Vodafone will shut 15% of its 7,700 stores and upgrade some of the remaining outlets as customers buy more online and change their expectations of in-store shopping, chief executive Nick Read said on Tuesday. Around 5,000 of Vodafone's stores are in Europe, with the remainder in markets such as Asia and Africa. Customer service offered by Apple and Amazon had changed expectations, and Vodafone hopes to improve its services faster than former incumbent rivals like BT , Deutsche Telekom and Telefonica with targeted and personalized marketing, he said.
Vodafone will reduce its store footprint by 15%, chief executive Nick Read said on Tuesday, as the telecoms firm makes better use of data to optimise its store estate. Vodafone has around 5,000 stores in Europe.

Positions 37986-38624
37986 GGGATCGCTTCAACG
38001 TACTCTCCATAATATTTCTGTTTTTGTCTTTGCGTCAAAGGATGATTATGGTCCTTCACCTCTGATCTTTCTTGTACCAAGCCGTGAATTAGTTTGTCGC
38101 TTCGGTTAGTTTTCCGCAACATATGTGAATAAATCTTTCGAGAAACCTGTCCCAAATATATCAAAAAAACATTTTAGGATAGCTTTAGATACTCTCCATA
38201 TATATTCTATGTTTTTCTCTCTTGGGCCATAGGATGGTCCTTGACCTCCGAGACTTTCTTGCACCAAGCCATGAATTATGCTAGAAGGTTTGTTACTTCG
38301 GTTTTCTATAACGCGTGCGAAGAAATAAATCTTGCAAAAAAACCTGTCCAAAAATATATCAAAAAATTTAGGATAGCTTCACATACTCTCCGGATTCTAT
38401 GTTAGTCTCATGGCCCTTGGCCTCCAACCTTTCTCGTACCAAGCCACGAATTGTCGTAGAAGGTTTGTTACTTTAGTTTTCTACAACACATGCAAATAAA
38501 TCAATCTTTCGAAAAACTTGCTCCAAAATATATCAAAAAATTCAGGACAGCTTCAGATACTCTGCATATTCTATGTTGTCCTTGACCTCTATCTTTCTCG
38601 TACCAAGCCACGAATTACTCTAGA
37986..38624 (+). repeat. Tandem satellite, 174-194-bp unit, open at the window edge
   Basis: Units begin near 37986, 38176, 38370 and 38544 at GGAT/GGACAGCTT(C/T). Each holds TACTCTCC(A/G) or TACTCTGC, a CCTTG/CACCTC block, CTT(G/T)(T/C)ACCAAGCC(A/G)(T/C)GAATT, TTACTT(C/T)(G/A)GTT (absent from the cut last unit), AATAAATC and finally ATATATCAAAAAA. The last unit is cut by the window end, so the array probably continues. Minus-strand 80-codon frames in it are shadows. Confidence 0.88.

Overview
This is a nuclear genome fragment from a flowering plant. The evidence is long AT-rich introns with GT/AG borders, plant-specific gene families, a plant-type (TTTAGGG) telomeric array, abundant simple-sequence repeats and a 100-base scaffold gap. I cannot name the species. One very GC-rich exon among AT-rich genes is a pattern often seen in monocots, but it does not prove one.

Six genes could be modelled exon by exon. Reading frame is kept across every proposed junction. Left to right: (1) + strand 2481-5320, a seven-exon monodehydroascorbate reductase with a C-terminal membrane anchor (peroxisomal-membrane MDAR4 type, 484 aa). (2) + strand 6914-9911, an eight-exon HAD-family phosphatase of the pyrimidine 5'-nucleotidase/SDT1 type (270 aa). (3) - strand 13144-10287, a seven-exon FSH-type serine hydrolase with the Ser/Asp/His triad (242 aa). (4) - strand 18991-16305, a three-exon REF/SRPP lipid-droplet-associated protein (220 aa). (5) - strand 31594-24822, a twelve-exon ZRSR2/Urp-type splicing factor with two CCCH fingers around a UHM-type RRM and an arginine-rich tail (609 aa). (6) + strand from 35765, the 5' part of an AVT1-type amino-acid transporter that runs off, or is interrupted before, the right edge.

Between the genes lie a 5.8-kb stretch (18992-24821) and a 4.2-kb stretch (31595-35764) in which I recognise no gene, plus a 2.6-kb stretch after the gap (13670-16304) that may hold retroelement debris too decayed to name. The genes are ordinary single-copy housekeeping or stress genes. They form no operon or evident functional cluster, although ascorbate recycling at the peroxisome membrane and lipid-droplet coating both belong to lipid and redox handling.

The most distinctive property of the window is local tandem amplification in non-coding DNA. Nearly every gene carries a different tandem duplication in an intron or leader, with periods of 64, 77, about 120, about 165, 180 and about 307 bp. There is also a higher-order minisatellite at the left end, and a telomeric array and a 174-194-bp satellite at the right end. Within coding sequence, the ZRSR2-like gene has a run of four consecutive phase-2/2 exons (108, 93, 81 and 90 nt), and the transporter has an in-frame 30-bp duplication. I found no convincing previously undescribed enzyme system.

Vodafone will reduce its store footprint by 15%, chief executive Nick Read said on Tuesday, as the telecoms firm makes better use of data to optimise its store estate. Vodafone has around 5,000 stores in Europe.
Vodafone is to shut 1,000 shops as part of an overhaul of its retail estate. The telecoms company operates 7,700 stores across Europe but wants to change its role on the high street to reflect changing consumer behaviour. Nick Read, chief executive, said it also expected to transform roughly 40 per cent of its stores.
Vodafone is testing innovative open access radio technology in Britain - a first for Europe - in a move that could break the grip Huawei, Ericsson and Nokia hold on the telco equipment market. OpenRAN, which has been developed by Vodafone and Intel, standardizes the design of hardware and software in the infrastructure, masts and antennae that make up the radio access network that carries mobile calls and data. Vodafone, the world's second largest mobile operator, has trialled the technology in laboratories in South Africa and deployed it in Turkey to deliver 2G and 4G services to customers in both urban and rural areas.